A five-ton system of lenses, mirrors and mounts made up the visual display system, which was attached to the LMS crew station. The heart of the simulator was a crew station that resembled in all details the actual spacecraft. Here is a photo Al sent showing the Mission Effects Projector. Another subsystem of the LMS visual suite, it used a film projection device for the early descent phase until switching to an optical unit that moved over a model of the Moon’s surface.:

Here’s the document’s description of this critical LMS component:

From approximately 8,000 feet almost to touchdown, the simulated views of the lunar surface are generated by the landing and ascent model, and are transmitted to the visual display system through high resolution television. The images are available to either forward window of the LMS crew station. The landing and ascent model, shown in Figure 18, consists of an optical probe located on a movable carriage and an overhead model of the lunar surface. This last is an accurate reproduction of one of the chosen lunar landing sites, constructed by the U.S. Army Topographical Command. Simulated sunlight on the lunar surface, which produces shadows used for visual evaluation of the landing site, comes from a special collimated light source.

Incidentally, in the incident with the bug that Al mentions above, this same document records that Armstrong, seeing what appeared to be a 200-foot tall horsefly in the distance after landing on the Moon, announced there would be no EVA, whereupon he was asked by the engineers simulating Mission Control why he would cancel, since large horseflies were common in Texas, where Armstrong lived. Neil’s response: He was not concerned as much about the 200-ft horsefly as he was about the 10,000 foot man who had placed it there.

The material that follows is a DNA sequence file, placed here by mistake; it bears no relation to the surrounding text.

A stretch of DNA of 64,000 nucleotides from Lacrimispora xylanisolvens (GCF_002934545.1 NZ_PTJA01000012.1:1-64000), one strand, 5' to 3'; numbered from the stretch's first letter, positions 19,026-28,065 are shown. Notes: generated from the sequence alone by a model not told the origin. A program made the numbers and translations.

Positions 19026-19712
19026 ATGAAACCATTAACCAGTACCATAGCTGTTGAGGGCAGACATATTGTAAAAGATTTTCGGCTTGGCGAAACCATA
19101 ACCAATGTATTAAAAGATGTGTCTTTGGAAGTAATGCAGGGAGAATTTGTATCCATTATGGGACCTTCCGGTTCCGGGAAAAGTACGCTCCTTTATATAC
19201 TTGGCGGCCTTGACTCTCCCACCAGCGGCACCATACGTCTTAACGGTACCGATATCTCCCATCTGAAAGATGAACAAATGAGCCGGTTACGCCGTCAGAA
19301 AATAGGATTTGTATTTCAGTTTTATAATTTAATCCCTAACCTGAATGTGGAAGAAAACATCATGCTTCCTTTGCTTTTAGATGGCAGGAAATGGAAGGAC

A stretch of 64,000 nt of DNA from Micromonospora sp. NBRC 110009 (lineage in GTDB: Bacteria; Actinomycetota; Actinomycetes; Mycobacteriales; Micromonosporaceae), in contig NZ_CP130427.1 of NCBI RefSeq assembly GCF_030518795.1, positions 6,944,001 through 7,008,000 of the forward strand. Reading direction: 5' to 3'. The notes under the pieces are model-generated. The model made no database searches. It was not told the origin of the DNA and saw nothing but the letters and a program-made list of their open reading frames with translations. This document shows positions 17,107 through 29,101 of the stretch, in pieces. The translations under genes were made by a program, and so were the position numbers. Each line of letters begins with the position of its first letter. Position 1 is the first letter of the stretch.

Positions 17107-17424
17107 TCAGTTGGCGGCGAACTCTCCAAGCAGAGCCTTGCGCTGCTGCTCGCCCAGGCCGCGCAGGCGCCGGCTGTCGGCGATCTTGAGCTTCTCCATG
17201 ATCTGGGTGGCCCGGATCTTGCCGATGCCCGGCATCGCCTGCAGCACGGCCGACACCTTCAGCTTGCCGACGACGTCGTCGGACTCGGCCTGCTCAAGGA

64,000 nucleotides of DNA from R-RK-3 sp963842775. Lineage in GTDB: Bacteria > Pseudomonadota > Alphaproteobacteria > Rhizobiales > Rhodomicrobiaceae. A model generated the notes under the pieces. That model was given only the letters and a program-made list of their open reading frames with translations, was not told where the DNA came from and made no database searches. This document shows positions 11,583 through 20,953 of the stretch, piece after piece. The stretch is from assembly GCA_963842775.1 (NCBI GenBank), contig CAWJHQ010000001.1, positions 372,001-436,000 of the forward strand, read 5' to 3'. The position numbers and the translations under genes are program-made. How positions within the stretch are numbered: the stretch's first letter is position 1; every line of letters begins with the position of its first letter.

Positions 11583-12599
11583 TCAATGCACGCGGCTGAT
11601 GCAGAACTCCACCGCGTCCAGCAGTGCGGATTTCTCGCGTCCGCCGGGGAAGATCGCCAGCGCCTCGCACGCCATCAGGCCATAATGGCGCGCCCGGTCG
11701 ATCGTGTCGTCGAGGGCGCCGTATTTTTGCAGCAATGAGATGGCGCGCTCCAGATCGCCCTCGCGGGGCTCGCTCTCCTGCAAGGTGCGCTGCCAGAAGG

Finally, Al sends along several LMS training reports. Here’s one I found particularly interesting, for obvious reasons.


Comments on this entry are closed.

  • Alan Mimms July 8, 2019, 12:36

    Have you seen the efforts to run the real LEM Apollo Guidance Computer software on real LEM hardware? One of my fave YouTubers is @CuriousMarc, who has been deeply involved, along with a young FPGA engineer from SpaceX and Marc’s usual cast of brilliant pals.


    Marc also has a bunch of other interesting projects that are worth a look.

    Thanks for a fascinating blog, Paul.

    • Paul Gilster July 8, 2019, 13:05

      Glad to have you here, Alan!

    • Alex Tolley July 8, 2019, 16:00

      That is really impressive work. Woven memory cores! The LM computer simulator is fascinating. I cannot even imagine how the astronauts managed to enter the correct codes while under the stress of a landing.

      Today, I imagine an autopilot could simply accept a selected landing target and land the ship itself, with the pilot only taking control if there was an emergency.

      • Charley July 8, 2019, 17:07

        “I cannot even imagine how the astronauts managed to enter the correct codes while under the stress of a landing.”
        Correct me if I’m wrong, but wasn’t the computer, ideally supposed to take the spacecraft down all the way to the moon, with the exception that the last few feet would have been under the control of the lunar module command pilot?
        As far as I understand it, the only reason that Armstrong did what he did in the actual mission was that the pre-targeted area was so dense with boulders that he couldn’t actually allow the computer to put the craft down where they had wanted it to originally go. That’s why there was that tense situation I thought that caused him to spend longer than he originally wanted to bring it down.

  • Al Jackson July 8, 2019, 14:19

    More notes, and there may be more.
    I see I have used myself a lot in this story but there were about a dozen Lunar Module Instructors and that many more Command Module instructors… about a dozen NASA software engineers and a maybe two dozen technicians (those guys with screwdrivers who were highly skilled). About 30 or so Link (soon Singer Link) engineers working on the LM computer simulator software and hardware stuff.